Photo By Jools Thatcher

Photo By Jools Thatcher

The theme for this week’s JVG Radio Method poem is “Night Birds”

Ed Bates once again performing the guitar duties this week

Play this poem directly in your browser! Just click the “play” button below:

A track from the “Drifter” album

Night birds

In the uphills of South Gippsland, in gullies, dense and steep
Impenetrable to all but that which shelter’s in its keep

From its remnant forests, its mysteries veiled from sight
Comes the legend of a bird that only ventures out at night

No parrot, owl or raptor and flightless, it is said
A diet like no other bird – Copper, Iron and Lead

The first recorded sighting – by whites, at any rate
Was when the Toora Tin Mine opened in 1888

Tent pegs disappeared; chisels, knives and picks
Initially the miners thought their mates were playing tricks

Then nightly, after dark, they observed a frightful din
As the birds picked through the tailings, extracting specks of tin

The miners feared those avians, though none had proved a threat
They’d sooner soil their duds than leave their tents once sun had set

Fear soon turned to loathing and talk of genocide
Nails were scattered through the bush, laced with cyanide

The birds devoured them eagerly, a fate they weren’t deserving
To reappear the following night to seek a second serving

A prospector, named Shelley, was found dead beside his swag
Every scrap of metal had been plundered from his bag

The eyelets from his boots, tacks pulled from the soles
His Billy Can, not two weeks old, peppered full of holes

The buttons from his fly and the fillings from his teeth
His belt buckle burgled by this callous, feathered, thief

“Robber turned killer” the men were heard to howl
They swore their revenge on this ferrous eating fowl

But Shelley choked to death claimed the autopsy report
He was eating a Koala when a knuckle bone got caught

But the miners had their own view and their message was succinct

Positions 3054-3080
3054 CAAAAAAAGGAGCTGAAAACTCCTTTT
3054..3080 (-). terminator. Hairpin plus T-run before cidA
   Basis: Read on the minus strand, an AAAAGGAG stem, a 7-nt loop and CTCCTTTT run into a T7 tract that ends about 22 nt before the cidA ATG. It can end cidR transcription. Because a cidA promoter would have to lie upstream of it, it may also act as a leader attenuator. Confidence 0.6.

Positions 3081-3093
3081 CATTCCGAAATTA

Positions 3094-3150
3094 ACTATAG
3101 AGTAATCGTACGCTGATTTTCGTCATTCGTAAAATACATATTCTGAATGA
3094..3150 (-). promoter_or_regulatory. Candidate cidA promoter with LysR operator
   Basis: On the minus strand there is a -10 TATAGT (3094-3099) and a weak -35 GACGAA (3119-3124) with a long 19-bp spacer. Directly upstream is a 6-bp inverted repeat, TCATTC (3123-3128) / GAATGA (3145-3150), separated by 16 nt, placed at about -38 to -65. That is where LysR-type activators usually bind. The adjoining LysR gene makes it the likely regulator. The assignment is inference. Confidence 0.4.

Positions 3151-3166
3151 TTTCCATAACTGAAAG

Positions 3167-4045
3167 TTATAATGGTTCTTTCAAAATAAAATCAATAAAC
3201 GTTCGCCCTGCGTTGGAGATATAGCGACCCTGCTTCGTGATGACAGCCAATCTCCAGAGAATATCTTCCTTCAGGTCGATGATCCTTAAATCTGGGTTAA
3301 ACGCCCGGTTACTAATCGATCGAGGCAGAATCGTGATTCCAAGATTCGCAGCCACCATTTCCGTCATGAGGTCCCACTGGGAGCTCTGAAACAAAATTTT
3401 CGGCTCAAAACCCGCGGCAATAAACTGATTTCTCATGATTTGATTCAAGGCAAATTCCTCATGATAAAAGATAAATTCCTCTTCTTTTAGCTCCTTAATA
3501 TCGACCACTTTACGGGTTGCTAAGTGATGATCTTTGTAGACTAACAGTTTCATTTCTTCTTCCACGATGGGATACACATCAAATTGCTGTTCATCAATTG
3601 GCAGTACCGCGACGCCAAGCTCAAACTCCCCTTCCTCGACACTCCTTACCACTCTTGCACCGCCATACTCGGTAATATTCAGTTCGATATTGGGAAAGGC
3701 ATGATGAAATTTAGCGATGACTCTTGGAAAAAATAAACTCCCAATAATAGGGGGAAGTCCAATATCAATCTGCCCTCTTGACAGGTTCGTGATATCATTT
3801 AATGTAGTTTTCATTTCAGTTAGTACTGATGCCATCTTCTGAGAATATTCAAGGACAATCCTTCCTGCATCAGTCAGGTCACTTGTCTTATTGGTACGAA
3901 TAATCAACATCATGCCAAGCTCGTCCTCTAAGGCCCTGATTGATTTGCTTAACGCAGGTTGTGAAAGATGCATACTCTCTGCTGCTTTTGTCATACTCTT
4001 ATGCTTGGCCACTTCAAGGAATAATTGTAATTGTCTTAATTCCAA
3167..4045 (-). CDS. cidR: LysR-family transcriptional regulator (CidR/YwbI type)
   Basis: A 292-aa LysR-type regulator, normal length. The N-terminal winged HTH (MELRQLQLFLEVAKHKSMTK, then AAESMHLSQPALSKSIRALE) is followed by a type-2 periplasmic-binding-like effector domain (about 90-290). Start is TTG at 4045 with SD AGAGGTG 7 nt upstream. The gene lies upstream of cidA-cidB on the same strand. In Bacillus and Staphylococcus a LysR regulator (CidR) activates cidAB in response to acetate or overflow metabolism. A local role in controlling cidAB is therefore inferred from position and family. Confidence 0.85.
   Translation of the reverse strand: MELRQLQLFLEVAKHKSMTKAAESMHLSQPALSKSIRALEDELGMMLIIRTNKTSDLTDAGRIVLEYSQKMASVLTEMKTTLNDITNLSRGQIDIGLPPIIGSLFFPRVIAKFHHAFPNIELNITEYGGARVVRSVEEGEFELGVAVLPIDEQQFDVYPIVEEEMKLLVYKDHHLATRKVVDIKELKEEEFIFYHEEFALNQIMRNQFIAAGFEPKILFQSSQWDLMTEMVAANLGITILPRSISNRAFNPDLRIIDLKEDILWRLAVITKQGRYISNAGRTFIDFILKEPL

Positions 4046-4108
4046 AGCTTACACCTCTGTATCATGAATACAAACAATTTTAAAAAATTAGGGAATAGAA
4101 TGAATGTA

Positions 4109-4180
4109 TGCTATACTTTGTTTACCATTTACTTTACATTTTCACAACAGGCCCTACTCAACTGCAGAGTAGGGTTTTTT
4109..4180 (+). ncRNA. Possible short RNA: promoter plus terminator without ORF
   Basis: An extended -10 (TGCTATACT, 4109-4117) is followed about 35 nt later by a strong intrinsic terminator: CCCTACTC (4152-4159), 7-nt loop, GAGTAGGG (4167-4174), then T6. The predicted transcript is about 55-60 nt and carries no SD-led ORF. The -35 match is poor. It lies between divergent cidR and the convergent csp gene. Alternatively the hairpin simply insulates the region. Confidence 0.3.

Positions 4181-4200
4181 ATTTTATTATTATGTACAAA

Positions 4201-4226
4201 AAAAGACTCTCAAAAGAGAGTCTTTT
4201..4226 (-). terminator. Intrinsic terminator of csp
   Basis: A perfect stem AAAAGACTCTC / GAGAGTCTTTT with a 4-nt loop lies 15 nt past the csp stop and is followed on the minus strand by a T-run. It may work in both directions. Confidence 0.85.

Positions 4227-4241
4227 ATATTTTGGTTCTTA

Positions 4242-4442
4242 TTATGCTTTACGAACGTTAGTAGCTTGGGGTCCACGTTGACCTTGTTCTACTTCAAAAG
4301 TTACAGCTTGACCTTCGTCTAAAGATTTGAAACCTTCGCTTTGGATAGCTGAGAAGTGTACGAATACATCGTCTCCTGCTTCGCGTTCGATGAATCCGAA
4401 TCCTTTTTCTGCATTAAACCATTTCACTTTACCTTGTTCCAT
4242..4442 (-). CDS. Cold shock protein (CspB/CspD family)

Plug everything that moves until the bastard is extinct

They shot anything with wings, from lorrikeats to pullets
While their target stayed well hidden, feasting quietly on the bullets

The owners of the mine were alarmed at the dissension
Productivity could suffer and drew too much attention

Investors, always nervous, and concerned they’d lose their backing
They forbade the bird be mentioned, on the threat of instant sacking

With jobs as rare as hen’s teeth, workers spoke of it no more
Eventually the mine closed down around the First World War

The bird was lost to memory as the mine was lost to scrub
Reduced to drunken yarns met with laughter at the pub

Still, theft remained a problem for the cockys in the shire
Strangely, always metal, from bolts to fencing wire

Gate chains, hinges, horse shoes – which left the farmers fuming
Most put it down to looters with the price of scrap iron booming

Then, a bootlegger named Haydon, trying to relocate his still
Slipped and took a tumble down a densely wooded hill

In luck, his fall was broken by a leafy, spongy, mound
“Lyrebirds” he thought, not knowing what he’d found

Suddenly, two birds, both near a metre high
Fled into the bush, it was clear they could not fly

Startled from their mound, they’d no time to conceal
Two massive metal eggs that shone like stainless steel

He fetched his partner, Pamela, and led her to the nest
An amateur ornithologist, she relished in the quest

They stood before those glistening orbs, too stunned to say a word
That gentle, timid, creature they named “The Bocce Bird”

They chose to keep its secret – what else could they do?
Have hordes of tourists poking round near their illicit brew?

But they shared it with the locals, who got into a flap
Now you’ll notice every farm has a pile of metal scrap

Car wrecks, barbed wire, roofing iron – it’s not coincidence
Food, left for the Bocce Bird, in the hope they’ll spare the fence

What other creatures, real or myth, are lurking in the bush?
Fed by fear and fantasy and the imaginings they push

Prisoner’s of legend, they remain, till freed by proof
Like a politician’s promise, as elusive as the truth

© Copyright 2010 Ian Bland

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